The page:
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Old 02-12-16, 07:55 AM
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Here's a reasonably original '69 23" Superbe for sale at a decent price in Boston:

L@@K! 1969 Men's Raleigh Supurbe
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Old 02-12-16, 09:04 AM
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Originally Posted by BigChief
Alloy rims and modern brakes will make a noticeable improvement. I like Tektro 800A brakes. They fit perfectly and give you a bit more mechanical advantage than the originals.
Funny you should mention the Tektro 800A brakes now - I've just ordered a set of R559s with similar reach dimensions. Converting an old Gitane 27-inch to 700c, I find the reach I need is 65mm rear and 67mm front, so either would work. I couldn't find 800A at Harris, or Amazon, or any of my usual sources; but I did just find them at "modernbike.com" for $22. It looks like the only differences are R559s reach 53-73mm and the 800As reach 61-78mm, and the R559s also have a quick-release feature, which makes flat-fixing or changing tires easier. However, I paid $61 for a set, so they are a bit more expensive.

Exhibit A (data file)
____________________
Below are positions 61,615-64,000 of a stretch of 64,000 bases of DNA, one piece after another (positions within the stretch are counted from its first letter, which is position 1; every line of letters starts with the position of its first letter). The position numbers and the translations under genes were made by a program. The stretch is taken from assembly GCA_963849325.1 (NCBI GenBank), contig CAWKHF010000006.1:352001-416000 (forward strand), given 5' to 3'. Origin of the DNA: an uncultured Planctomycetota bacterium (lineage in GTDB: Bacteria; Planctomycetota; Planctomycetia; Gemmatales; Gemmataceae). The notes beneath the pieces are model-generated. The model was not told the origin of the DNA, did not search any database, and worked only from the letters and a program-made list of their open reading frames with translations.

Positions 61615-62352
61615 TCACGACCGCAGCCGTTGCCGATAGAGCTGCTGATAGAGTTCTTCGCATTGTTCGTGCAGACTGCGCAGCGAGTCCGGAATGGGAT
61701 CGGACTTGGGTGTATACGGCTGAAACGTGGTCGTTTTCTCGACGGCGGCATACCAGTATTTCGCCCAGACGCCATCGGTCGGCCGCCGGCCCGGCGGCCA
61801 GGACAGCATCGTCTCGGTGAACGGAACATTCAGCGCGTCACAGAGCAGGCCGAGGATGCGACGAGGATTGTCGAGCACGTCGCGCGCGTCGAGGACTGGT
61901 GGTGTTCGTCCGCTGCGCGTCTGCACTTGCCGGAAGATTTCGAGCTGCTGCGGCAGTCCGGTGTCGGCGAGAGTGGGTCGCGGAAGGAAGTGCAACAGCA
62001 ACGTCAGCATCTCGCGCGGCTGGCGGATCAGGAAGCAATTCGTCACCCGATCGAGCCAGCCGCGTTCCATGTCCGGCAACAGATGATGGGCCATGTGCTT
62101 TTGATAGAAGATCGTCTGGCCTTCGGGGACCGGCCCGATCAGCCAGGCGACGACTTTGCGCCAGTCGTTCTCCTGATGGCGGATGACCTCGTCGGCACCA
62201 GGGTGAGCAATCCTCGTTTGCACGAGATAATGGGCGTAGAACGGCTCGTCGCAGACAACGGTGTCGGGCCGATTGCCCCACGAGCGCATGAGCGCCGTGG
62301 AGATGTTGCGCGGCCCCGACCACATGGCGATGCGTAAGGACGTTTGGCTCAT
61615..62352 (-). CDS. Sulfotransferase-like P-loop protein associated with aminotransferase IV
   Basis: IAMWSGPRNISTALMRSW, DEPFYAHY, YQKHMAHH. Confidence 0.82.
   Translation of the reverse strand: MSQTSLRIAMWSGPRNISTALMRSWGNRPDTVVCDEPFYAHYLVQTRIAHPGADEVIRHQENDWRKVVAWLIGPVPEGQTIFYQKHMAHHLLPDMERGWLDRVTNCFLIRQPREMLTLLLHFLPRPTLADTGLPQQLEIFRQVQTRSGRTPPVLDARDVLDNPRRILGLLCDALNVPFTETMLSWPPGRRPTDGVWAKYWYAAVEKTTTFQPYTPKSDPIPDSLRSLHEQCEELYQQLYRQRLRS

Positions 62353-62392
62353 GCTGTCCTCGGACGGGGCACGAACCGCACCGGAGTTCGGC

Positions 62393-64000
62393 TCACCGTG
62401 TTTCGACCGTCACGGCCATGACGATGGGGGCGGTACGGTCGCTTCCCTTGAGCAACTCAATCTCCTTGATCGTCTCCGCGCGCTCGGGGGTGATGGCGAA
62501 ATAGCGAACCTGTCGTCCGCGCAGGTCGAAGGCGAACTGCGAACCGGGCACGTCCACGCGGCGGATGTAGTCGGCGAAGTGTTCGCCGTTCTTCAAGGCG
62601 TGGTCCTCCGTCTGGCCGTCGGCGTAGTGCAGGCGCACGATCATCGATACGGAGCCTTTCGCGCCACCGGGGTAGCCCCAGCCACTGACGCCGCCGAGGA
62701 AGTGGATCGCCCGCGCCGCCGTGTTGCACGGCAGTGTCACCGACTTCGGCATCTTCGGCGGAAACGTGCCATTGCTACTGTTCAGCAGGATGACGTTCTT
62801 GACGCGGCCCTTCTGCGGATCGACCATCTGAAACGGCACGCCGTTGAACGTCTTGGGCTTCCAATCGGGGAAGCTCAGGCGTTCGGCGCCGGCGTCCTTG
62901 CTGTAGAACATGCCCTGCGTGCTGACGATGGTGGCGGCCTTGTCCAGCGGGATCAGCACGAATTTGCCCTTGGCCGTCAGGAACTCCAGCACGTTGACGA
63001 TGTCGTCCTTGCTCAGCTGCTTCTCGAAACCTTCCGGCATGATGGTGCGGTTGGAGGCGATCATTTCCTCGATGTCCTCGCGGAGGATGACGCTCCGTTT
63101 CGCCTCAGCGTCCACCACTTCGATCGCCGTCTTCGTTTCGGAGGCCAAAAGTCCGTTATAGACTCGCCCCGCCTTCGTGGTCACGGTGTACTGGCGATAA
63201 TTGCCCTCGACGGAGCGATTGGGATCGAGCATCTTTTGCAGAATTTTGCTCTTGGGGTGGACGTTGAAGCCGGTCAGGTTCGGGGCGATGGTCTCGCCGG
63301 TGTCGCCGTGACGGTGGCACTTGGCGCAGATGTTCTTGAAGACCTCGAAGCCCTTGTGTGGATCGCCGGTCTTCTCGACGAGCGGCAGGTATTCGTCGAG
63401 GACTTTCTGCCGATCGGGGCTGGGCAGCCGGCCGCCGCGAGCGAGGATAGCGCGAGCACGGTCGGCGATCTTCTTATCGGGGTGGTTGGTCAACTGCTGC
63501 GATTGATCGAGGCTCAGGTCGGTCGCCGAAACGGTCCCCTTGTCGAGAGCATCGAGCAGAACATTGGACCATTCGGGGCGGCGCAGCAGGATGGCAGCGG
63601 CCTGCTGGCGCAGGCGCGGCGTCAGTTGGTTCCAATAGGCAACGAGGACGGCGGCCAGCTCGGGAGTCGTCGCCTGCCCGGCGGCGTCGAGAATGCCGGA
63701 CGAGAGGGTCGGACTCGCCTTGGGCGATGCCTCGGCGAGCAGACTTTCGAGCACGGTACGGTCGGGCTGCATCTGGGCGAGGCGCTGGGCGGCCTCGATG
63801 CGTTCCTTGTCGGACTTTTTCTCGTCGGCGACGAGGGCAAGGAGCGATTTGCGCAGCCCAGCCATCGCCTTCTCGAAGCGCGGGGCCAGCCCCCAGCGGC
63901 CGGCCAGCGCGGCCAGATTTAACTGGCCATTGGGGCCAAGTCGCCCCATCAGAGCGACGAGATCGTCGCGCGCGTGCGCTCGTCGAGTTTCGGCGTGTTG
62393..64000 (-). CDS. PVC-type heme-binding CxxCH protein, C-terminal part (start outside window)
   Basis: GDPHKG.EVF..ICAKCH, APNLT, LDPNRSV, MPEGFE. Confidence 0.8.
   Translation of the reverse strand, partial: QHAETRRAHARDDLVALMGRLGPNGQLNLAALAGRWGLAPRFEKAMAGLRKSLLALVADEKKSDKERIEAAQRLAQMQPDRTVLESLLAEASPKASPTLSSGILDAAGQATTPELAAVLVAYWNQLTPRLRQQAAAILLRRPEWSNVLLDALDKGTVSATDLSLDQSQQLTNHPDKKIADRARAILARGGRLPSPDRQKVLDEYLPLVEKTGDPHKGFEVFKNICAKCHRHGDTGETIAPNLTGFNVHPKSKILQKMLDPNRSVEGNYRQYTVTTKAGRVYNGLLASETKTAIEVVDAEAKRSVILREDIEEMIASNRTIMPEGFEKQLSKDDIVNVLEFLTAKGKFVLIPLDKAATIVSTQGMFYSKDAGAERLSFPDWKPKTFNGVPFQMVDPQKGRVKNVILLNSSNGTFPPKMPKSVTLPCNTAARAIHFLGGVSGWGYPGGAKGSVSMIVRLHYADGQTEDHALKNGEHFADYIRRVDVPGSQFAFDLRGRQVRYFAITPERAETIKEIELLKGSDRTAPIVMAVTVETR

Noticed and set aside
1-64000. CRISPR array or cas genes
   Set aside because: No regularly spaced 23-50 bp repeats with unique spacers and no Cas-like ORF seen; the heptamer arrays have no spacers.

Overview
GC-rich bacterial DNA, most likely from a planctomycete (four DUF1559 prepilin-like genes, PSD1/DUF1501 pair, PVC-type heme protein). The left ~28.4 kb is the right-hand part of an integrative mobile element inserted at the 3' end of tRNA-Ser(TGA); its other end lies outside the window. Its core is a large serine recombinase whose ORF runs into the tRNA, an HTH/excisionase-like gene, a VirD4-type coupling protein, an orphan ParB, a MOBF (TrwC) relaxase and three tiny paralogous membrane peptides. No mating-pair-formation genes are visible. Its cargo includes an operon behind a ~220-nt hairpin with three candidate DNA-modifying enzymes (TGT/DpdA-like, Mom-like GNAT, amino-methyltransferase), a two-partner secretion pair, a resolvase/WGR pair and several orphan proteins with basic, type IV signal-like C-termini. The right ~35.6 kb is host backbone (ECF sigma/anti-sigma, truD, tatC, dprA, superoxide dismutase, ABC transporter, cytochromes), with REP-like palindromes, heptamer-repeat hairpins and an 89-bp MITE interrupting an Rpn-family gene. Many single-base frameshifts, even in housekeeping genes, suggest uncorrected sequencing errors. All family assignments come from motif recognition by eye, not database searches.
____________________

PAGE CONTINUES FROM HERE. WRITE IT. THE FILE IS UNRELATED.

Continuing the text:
So yeah, better brakes and lighter wheels definitely improve these old bikes - just make sure you keep the originals for if/when you decide to sell. Some people are kind of persnickety about that.

edit - Oh, I just realized that the $22 was for a PAIR of the 800As, so the R559s are almost 3x as much. Wow.

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Old 02-12-16, 10:36 AM
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Originally Posted by DQRider